ENG Professor William Carey Dies
An expert in field of underwater acoustics
William Carey, a College of Engineering professor of mechanical engineering and a leading researcher in the field of underwater acoustics, died July 11 at his home in Old Lyme, Conn., after a long illness.
Carey’s research centered on the design and performance of underwater acoustic antennae known as arrays, which have been widely used in tracking enemy submarines and exploring the marine environment.
His recent work focused on the development and demonstration of towed hydrophone arrays used to detect sound in shallow water, coastal areas, and ports. Overall, his array technology research contributed significantly to array design and calibration, at-sea array measurements, and the understanding of how ocean and seabed environmental properties determine array performance.
Also a leading expert on ocean ambient noise, Carey conducted extensive studies of noise from breaking waves and the signal-to-noise ratio that towed and other arrays sense in the real ocean environment. In recent years he measured the ambient noise produced by micro-bubbles and bubble clouds resulting from sea surface activity, and helped determine that these clouds can optimally radiate and scatter low-frequency sound.
In 2007 the Acoustical Society of America awarded him the Pioneer of Underwater Acoustics Silver Medal for his contributions to understanding ocean ambient noise and defining the limits of acoustic array performance in the ocean. At the time, only 16 other individuals had earned this distinction since the medal was introduced in 1959.
“Those who have the privilege of working more closely with Bill soon realize that there is a wealth of wisdom and experience in his flood of words, and a lot of scientific and engineering originality as well,” James Lynch, a senior scientist at the Woods Hole Oceanographic Institution, said in introductory remarks at the award ceremony. “That Bill’s passion, experience, knowledge, and insight first gets expressed verbally is a stylistic thing—what is more important is that Bill’s words are usually the prelude to some vigorous action, be it experimental, theoretical, pedagogical, advisory, or editorial. Even at this senior stage of his career, Bill still actively goes to sea, works hands-on with electronic and mechanical equipment, develops new mathematical theory, and ‘shows the students how it’s done.’”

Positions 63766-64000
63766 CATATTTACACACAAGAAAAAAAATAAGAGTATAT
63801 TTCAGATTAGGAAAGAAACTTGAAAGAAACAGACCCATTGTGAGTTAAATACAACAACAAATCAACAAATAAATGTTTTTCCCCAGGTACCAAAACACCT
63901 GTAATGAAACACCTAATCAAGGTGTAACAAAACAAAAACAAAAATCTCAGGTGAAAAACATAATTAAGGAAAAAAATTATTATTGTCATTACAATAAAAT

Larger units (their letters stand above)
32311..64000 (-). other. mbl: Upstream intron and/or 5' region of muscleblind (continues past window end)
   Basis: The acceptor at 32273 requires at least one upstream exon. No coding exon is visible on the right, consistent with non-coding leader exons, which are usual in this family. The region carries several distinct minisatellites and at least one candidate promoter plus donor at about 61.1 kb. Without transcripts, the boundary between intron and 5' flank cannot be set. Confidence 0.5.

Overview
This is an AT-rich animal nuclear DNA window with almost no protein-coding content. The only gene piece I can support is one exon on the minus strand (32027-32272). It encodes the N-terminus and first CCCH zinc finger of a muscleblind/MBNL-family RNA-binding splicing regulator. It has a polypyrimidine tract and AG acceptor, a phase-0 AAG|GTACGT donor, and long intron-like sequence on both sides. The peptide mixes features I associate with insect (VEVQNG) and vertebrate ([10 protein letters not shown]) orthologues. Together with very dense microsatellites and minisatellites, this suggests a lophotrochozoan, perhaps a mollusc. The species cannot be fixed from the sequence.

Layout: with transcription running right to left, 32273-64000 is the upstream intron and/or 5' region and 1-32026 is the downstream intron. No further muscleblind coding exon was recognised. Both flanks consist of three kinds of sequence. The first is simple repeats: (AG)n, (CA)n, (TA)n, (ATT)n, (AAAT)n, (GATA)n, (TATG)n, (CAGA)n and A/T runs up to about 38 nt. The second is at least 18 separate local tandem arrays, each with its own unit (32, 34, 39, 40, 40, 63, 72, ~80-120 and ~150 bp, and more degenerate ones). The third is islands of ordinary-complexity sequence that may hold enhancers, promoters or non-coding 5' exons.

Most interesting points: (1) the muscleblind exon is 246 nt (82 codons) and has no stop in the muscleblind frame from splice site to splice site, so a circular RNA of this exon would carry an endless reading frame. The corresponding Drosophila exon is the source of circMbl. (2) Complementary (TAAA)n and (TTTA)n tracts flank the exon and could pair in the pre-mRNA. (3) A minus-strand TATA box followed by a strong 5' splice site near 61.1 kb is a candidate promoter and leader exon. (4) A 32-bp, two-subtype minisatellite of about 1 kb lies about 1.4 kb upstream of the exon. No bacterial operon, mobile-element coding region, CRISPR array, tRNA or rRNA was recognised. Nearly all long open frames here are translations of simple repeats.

Ronald A. Roy, an ENG professor and chair of the mechanical engineering department, says Carey was “a dedicated educator and consummate leader.”
“Bill was a completely unique individual who possessed a broad spectrum of knowledge which he readily applied to a host of important scientific and national security problems related to oceanic engineering and underwater acoustics,” says Roy, who had worked closely with Carey for more than two decades. “He touched many lives over the course of a distinguished career and will be singularly missed by students, friends, and colleagues.”
Carey was a member of the Cosmos Club and Sigma Xi, a fellow of the Acoustical Society of America and the Institute of Electrical and Electronics Engineers (IEEE), a recipient of the IEEE Oceanic Engineering Society’s Distinguished Technical Achievement, Third Millennium, and Distinguished Service awards, editor emeritus of the IEEE Journal of Oceanic Engineering, and an associate editor of the Journal of the Acoustical Society. He was also an adjunct professor of applied mathematics at the Rensselaer Polytechnic Institute and an adjunct scientist in applied ocean physics and engineering at the Woods Hole Oceanographic Institution.
Born in Boston in 1943, Carey spent most of his youth in Germany. He earned a bachelor’s degree in mechanical engineering in 1965, a master’s degree in physics in 1968, and a doctorate in 1974, all from Catholic University of America. He worked at the Argonne National Laboratory from 1974 to 1979. Over the next three decades, he worked for a number of different laboratories and agencies, including the Naval Research Laboratory, the Naval Underwater Systems Center, and the Defense Advanced Research Projects Agency, doing both ocean acoustics research and managerial work.
Carey joined the BU faculty in 1999, after a two-year stint at MIT’s department of ocean engineering.
Carey is survived by his wife, Susanne Colten-Carey; his sons, William and Frederick; his step-children, Tamara and Bradley; his grandchildren, Krystine, Brianna, Allison, Sean, Hannah, Jed, Quinn, Lael and Emily; and his nieces and nephews, Caitlin, Joseph, Alex, Robbie, Anne and Meredith.
A memorial service will take place on Sunday, July 22 at 1 p.m. at All Souls Unitarian Universalist Congregation Church, 19 Jay Street, New London, Connecticut.
Mark Dwortzan can be reached at firstname.lastname@example.org.+ Comments